Jessica Mousseau is a copywriter & copy editor from the United States. Her work can be viewed at: www.jessicamousseau.com.
Published May 27th 2011
Did you think the boroughs of Queens and Brooklyn were going to be left out when it came to flea markets? Of course they wouldn't be. And, the trip out to either one of these areas will be worth it. Plan to spend one weekend in Queens, then the next one in Brooklyn. Then the next weekend, go back to Queens (you probably missed something the last time), then back to Brooklyn the weekend after that, then…you get the picture. Visit both boroughs often so you won't miss a thing.
The Brooklyn Flea, as it's commonly known, divides its time between Fort Greene (on Saturday) and Williamsburg (on Sunday) so that Brooklyn residents and visitors, no matter where they live in this bustling borough, can enjoy the food, clothing, art, and antique vendors who make the two Brooklyn Flea locations their weekend destinations.
If you can, try to go every weekend, if possible. If not, watch local publications and other media sources for fundraisers and other special events that are held at the Brooklyn Flea locations. You never know when you might find a new food vendor or help support your favorite charity.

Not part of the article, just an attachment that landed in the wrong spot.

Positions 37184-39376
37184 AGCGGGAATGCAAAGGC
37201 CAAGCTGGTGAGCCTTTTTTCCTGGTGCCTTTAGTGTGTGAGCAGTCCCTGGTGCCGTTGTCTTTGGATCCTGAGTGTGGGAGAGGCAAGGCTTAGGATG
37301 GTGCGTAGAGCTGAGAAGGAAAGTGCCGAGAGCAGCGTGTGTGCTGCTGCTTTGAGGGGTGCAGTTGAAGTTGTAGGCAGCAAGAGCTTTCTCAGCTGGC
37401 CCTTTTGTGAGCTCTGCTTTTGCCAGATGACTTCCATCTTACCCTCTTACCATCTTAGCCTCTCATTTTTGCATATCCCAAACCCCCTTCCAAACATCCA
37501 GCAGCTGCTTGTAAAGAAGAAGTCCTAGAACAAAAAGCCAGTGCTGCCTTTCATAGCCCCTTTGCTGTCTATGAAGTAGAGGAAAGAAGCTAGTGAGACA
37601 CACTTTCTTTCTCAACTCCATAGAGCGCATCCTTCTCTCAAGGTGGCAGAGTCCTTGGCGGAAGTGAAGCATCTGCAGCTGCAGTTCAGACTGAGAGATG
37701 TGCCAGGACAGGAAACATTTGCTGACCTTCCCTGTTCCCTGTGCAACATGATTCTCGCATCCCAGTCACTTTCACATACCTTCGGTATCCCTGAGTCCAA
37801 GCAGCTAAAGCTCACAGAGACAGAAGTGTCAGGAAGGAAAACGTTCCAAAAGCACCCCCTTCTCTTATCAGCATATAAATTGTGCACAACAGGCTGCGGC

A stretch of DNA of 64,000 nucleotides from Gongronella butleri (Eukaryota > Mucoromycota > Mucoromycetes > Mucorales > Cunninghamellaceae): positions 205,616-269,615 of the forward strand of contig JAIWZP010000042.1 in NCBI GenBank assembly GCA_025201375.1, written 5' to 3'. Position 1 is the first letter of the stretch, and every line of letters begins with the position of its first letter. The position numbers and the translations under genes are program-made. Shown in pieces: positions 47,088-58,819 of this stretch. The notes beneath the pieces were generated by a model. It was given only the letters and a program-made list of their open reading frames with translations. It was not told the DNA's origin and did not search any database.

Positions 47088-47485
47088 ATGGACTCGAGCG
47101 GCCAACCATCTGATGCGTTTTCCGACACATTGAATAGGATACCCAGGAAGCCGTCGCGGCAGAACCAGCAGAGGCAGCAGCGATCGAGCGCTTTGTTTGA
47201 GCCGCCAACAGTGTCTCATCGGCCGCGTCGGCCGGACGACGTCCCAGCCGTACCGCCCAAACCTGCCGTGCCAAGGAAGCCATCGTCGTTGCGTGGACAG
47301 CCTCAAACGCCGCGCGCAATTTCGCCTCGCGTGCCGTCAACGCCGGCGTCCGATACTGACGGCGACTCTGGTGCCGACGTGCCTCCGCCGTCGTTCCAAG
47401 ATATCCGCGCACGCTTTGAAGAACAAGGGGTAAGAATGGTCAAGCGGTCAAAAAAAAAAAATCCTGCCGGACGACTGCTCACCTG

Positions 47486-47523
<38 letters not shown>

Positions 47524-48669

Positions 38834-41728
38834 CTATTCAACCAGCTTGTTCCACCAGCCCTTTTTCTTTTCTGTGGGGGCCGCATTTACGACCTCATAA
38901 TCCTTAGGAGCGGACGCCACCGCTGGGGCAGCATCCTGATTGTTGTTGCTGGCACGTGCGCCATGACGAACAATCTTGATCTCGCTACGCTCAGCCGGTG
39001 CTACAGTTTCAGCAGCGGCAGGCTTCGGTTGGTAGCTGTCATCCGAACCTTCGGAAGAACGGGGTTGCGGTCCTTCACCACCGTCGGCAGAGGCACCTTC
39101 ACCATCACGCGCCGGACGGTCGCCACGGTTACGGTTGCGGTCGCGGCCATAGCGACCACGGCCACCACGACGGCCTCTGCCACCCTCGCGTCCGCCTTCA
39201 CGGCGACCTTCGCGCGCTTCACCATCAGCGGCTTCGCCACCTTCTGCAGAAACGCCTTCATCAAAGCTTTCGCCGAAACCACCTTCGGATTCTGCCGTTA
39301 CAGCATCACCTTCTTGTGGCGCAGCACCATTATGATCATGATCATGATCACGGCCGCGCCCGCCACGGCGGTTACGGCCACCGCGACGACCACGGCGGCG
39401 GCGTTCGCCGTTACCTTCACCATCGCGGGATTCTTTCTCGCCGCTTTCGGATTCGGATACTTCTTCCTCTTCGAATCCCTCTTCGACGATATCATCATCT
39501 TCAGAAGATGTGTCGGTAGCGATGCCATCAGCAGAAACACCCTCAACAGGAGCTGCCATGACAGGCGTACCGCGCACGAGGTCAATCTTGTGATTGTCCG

This is where you go for all your handmade, baked, and vintage goods. Plan to make your trip here a "two-fer"—eat at the famous Bohemian Hall and Beer Garden then visit the Market, because that's where it's located, in the Main Hall of that establishment. Market hours are Sundays from 12:00 PM to 5:00 PM. So, this gives you plenty of time to do both. You can eat a hearty meal then walk it off at the Astoria Market. What better way to spend a Sunday afternoon?
The P.S. 321 Flea Market (Park Slope, Brooklyn) 7th Ave. @1st St.
The Park Slope neighborhood wasn't about to be left out of the flea market business, and its offering is a good one. The P. S. (P.S. stands for "public school") 321 Flea Market offers clothing, furniture, and other items that are best described as "shabby-chic". Shop carefully, and you'll be able to find something that is perfectly usable or wearable.
If you are looking for furniture, you'll find a huge selection of mid-century (20th Century that is) home furnishings. Prices start at $25, but you are expected to bargain with the vendors. In fact, they might be a little disappointed if you don't. The market is open on Saturdays and Sundays all year long. Come often, because you never know what you might find next.